“There was the cook and my husband,” Palese said. “They try this name, no good. That name, no good. They try so many times. They try to say it on the phone.”
Finally one clicked.
“Then they say, ‘Nancy,’ ” she said. “It was more easy to say, ‘Nancy.’”
The first Nancy’s Pizza restaurant opened at 7309 W. Lawrence Ave. in Harwood Heights in 1974 — and Annunziata became Nancy.
Their first rave review came later that year in the Chicago Sun-Times suburban weekly section by entertainment reporter and editor Vicki Giammona. Another review in Chicago magazine led to lines out the door and around the building.
The stuffed pizza origin story has long been disputed, but not by Giammona.
“As far as I know, I’m pretty sure Nancy and Rocco invented it,” she said in 2016. “I covered all the suburbs, too, so I’m pretty confident that if someone else was doing stuffed pizza, then I would’ve known about it.”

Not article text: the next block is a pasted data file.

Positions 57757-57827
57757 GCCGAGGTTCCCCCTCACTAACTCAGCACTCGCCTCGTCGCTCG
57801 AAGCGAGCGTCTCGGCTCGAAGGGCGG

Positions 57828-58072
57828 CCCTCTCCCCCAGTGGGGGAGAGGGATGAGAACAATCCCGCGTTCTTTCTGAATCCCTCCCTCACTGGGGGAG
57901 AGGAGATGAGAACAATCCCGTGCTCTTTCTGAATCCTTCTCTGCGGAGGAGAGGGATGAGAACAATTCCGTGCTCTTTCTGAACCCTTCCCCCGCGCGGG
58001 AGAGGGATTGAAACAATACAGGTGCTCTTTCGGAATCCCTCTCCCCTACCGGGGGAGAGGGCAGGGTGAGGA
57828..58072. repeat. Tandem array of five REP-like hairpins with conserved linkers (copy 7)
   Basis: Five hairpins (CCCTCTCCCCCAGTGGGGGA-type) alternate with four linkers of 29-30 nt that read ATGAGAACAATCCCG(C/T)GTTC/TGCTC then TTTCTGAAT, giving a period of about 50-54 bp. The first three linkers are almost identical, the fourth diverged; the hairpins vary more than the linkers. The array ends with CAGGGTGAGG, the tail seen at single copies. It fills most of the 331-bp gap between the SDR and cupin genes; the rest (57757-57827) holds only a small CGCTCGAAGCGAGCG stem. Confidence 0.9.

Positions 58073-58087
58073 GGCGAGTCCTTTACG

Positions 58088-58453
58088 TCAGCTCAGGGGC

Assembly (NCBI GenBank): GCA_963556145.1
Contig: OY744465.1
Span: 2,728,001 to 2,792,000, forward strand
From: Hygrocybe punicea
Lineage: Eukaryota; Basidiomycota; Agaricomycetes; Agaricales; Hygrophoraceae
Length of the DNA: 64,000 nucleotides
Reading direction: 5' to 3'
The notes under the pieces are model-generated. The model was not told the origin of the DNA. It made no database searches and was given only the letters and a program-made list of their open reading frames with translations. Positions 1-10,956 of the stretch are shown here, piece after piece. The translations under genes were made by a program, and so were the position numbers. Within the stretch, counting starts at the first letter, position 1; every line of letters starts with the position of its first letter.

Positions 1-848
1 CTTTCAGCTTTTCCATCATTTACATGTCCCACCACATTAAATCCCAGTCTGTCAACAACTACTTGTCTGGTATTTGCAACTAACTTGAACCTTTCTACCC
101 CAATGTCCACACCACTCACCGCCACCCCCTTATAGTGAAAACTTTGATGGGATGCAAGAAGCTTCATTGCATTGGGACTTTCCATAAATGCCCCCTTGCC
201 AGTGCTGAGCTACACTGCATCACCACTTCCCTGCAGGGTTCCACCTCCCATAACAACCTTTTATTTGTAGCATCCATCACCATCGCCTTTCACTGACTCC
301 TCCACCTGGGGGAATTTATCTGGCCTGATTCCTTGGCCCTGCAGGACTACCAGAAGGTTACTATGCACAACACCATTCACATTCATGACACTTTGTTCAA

The big issue was the business was very small.
“And they were immigrants who didn’t know about publicizing themselves and didn’t know the game,” Giammona said.
The woman known by then as Nancy was also so quiet in public.
“Rocco had to try to drag her out to talk to people,” Giammona said. “She’d stay in the kitchen, just shaking her head.”
Annunziata Scarano was born Feb. 28, 1934, in Brindisi Montagna, a town in southern Italy. She was the fourth child in a family of seven girls and one boy.
Rocco Palese was four years older, from the same town, and that’s where they met. When asked about the year they married, his wife, then in her 80s, laughed and blushed. “I’m embarrassed to say, because I was very young,” she said.
They married in 1948. “But my husband wait until I am 19 years old to get together,” she added emphatically. The newlyweds moved north, where her husband served his mandatory military service. Their first child, son Teodosio, was born when she was 20. Daughters Marisa and then Rosetta followed, all born in Italy.
The couple worked for a time in vineyards. They made pizza, thin crust, and calzone at home, typically stuffed with salami and ricotta.
“But not too much like here,” Nancy said. “Because we no have no money.”
The family moved to Chicago in 1969.